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Armenia: Independent TV Station Faces Renewed Pressure

Embattled channel sees political motives behind eviction order.
By Gegham Vardanian
Four years ago, Armenia’s A1+ independent TV station was forced off the air in what its journalists maintain was a government-inspired vendetta.



Now, A1+ says the authorities are behind moves to force the TV station out of its offices.



For 15 years, A1+ has rented space on Grigor Lusavorich Street in downtown Yerevan.



But the Armenian National Academy of Sciences, which owns the building, is suddenly demanding that A1+ leave.



"The academy is just a tool. I am deeply convinced that had it not received 'instructions', [the academy] would not have resorted to such a step," human rights activist Avetik Ishkhanian told IWPR.



“All this is aimed at creating new obstacles for A1+, in order to complete the process started four years ago of closing the TV station down.”



Last year, the Academy of Sciences filed a suit demanding the eviction of A1+ from the building, and eventually won the case.



Court officers suddenly showed up at A1+ on March 16. They told the journalists to gather their equipment and get out within 17 hours.



"The court officers have two months to implement the court’s decision. How can it be explained that a company is given a few hours to empty the premises when they understand full well that this is impossible to do in such a short time?" said Olga Safarian, a lawyer for the NGO Internews, which promotes the development of free media.



A1+ was forced off the Armenian airwaves on April 2, 2002, when the National Television and Radio Commission, appointed by the president, took away A1+’s licence and gave it to another company.



The Council of Europe, the OSCE, and international watchdog groups have defended A1+ on several occasions over the last few years.



"The government continued to restrict full media freedom in the country,” said Human Rights Watch’s 2005 report on Armenia. The report noted that as well as A1+, Noyan Tapan television and Russia’s state-controlled NTV also remain unable to broadcast because the government has taken away their frequencies.



Over the past four years, A1+ has filed eight applications to obtain TV frequencies and two applications to obtain radio frequencies. Each time the National Television and Radio Committee refused.



A1+ has also brought numerous legal actions in various Armenian courts to win the right to a license. These suits have similarly failed, and the TV company is now trying to press its case at the European Court of Human Rights.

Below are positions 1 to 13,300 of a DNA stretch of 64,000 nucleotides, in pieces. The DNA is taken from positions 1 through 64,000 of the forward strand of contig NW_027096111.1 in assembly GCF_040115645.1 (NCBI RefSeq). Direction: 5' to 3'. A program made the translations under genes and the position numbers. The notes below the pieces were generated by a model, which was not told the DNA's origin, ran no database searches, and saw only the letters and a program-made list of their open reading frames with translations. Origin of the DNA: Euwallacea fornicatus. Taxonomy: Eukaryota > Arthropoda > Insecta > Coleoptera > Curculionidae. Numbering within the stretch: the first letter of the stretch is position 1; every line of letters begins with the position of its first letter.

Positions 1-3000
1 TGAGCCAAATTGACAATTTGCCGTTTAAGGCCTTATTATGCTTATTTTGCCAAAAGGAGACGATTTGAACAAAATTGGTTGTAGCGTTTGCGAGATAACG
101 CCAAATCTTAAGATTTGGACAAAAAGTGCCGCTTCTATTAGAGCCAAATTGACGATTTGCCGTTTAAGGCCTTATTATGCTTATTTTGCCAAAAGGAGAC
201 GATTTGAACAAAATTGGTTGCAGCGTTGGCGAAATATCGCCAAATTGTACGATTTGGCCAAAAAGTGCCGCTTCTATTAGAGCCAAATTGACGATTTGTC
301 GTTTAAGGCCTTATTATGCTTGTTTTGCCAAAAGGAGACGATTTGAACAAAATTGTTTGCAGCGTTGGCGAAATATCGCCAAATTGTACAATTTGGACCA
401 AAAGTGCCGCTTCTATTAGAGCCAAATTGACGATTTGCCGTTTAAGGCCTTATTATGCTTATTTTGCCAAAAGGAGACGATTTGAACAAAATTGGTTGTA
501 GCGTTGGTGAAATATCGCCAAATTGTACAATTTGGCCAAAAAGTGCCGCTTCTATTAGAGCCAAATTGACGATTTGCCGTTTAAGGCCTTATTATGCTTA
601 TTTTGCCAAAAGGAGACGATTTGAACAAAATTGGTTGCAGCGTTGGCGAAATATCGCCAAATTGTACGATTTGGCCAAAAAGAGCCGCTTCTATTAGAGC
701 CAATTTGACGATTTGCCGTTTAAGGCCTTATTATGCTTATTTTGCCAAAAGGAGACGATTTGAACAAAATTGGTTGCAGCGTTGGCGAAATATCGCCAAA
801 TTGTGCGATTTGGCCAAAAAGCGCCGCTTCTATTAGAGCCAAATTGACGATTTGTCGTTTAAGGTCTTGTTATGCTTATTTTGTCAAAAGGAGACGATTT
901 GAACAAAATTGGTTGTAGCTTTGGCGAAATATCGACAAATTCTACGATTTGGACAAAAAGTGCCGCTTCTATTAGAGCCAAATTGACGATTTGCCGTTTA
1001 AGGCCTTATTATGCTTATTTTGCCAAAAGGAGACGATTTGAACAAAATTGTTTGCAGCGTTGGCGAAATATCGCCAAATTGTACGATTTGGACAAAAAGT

Academy of Sciences manager Ermir Grigorian denied politics were behind the decision to try and evict A1+.



“A1+ should leave those rooms, because our language institute is to be located there," said Grigorian.



But on March 17, the day that A1+ was told to vacate the building, human rights activists, public figures, and journalists assembled at the broadcaster’s offices. The court officers postponed their visit.



Thereafter, Prime Minister Andranik Margarian met with academy president Fadey Sargsian and promised that A1+ would be given alternative premises to rent.



"We offered A1+ appropriate space and promised to resolve the problem," the prime minister told journalists in the national assembly on March 22.



"Until the problem of the new premises is resolved, A1+ will have no problems and the TV company will not leave its current premises," National Academy of Sciences head Sargisian told the Haikakan Zhamanak newspaper.



But A1+ director Mesrop Movsesian, who claims A1+ spent 34,000 US dollars on upgrading the facilities at its present offices, said the government was already trying to force the company to accept far inferior premises.



"The size of the offices is satisfactory, but everything is ruined there. We cannot go and work in a dirty building. We will need financial expenditures to repair rooms and the corridor,” Movesian told IWPR. He said that even if A1+ did accept the space, it could be impossible to empty its current premises within two months, as the Academy of Sciences is demanding.



"A1+ should retain its premises, especially as it has been an honest tenant which has invested money in the building," Boris Navasardian, head of the Press Club in Yerevan, told IWPR.



"Providing suitable new premises for A1+ would be a positive step which would demonstrate a commitment to enhance media freedom and pluralism in Armenia," said Bojana Urumova, Special Representative of the Secretary General of the Council of Europe to Armenia.



"Any move from one place to another creates additional problems for any organisation. Although A1+ is not broadcasting now, it continues to be an active player in the information field that produces serious products,” said Navasardian.



The station continues to produce TV shows, and publishes a weekly edition and daily news through the internet.



Every year, Armenian journalists and human rights activists organise protests on the April 2 anniversary when A1+ was deprived of the license.



"The media and those in the journalist community who are ready to fight for freedom should assist A1+ in whatever decision it might make," said Navasardian.



Gegham Vardanian is a journalist for Internews in Armenia.

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